Wednesday, August 22, 2007


I received an email today from a college professor who is interested in starting two new wikibooks on the subject of education. He pointed me to his website, where he has written research papers on the use of Wikibooks to facilitate learning. The one paper, titled simply "Wikibook AERA paper" is a good read and talks a lot about Wikibooks, the WMF, and the various sister projects. Specifically, it talks about the differences between novices to wikibooks, and "wikibookians" who are experienced wikibooks experts. Wikibooks novices, according to the study, appear to be more focused on individual accomplishments, while experts tended to be more driven by the community as a whole. Also, experts tended to be more optimisitic about the wiki development process (better expectations that a book could be "completed", more convinced that wiki was a valuable educational tool, etc).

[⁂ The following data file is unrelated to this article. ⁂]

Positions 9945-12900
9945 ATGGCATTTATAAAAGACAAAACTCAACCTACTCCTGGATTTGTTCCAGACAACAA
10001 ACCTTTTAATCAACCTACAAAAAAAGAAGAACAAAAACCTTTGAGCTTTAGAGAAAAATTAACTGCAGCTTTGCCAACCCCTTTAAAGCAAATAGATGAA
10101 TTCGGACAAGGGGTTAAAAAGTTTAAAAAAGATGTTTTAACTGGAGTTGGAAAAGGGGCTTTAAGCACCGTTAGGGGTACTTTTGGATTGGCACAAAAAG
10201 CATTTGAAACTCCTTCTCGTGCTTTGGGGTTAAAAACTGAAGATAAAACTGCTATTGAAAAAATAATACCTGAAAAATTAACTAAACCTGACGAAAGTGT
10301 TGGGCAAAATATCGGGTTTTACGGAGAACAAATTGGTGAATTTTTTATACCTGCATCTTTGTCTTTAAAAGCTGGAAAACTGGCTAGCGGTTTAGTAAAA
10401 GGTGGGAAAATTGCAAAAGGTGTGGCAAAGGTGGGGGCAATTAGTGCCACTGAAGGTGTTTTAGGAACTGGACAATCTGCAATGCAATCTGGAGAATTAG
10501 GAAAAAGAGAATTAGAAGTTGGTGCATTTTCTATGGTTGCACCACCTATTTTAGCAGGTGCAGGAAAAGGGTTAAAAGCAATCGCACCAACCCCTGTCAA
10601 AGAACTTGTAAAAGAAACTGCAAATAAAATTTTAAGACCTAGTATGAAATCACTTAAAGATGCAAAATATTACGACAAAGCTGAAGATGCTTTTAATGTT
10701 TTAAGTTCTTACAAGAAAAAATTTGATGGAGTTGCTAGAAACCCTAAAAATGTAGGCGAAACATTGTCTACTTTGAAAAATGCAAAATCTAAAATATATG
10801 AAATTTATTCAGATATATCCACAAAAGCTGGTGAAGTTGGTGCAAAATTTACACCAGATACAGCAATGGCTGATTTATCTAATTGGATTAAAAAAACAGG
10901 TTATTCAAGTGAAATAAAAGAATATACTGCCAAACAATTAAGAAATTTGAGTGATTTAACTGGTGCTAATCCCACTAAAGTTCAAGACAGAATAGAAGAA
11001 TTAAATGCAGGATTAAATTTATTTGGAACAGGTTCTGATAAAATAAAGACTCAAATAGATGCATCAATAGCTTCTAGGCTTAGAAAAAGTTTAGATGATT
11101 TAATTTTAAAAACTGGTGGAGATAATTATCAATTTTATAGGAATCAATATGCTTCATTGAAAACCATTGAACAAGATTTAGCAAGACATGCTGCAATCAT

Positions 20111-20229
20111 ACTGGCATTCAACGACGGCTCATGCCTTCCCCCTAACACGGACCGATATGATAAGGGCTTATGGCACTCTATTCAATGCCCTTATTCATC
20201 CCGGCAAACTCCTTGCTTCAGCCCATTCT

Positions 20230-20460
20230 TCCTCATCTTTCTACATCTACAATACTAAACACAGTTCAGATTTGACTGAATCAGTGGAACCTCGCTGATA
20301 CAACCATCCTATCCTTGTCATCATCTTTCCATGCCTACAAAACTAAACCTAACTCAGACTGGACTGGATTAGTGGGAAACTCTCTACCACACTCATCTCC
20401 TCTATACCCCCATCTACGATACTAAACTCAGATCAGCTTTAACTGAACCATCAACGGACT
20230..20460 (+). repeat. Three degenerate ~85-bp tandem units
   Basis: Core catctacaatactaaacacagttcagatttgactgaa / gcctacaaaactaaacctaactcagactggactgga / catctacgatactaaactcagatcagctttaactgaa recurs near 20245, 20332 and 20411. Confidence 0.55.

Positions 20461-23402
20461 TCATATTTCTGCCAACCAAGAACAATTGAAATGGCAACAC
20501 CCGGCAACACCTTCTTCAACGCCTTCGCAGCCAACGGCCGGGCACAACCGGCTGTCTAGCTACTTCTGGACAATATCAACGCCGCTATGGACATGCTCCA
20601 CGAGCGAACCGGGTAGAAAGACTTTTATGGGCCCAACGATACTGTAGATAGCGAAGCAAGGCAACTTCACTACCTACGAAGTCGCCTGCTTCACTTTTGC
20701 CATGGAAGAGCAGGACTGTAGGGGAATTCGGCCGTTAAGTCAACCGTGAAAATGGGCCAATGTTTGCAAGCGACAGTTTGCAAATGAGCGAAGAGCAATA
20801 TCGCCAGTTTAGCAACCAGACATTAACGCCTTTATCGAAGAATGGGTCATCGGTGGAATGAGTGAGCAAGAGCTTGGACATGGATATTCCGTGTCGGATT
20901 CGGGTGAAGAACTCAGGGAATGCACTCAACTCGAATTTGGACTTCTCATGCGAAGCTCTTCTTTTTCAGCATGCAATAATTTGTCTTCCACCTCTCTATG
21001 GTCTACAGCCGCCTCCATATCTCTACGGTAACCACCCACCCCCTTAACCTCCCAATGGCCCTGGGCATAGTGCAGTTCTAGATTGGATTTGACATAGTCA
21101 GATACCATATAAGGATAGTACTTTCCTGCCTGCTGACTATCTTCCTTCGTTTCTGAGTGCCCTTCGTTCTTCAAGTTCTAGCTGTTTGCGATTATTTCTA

Another point that is touched on, albeit briefly, was the idea that people new to Wikibooks were uncomfortable in posting incomplete or messy work. The authors surmise that school children are so trained to hand in a "final draft" and receive a grade for it, that they become uncomfortable brainstorming or posting something that isnt perfect online. It's not a bad hypothesis, i think.

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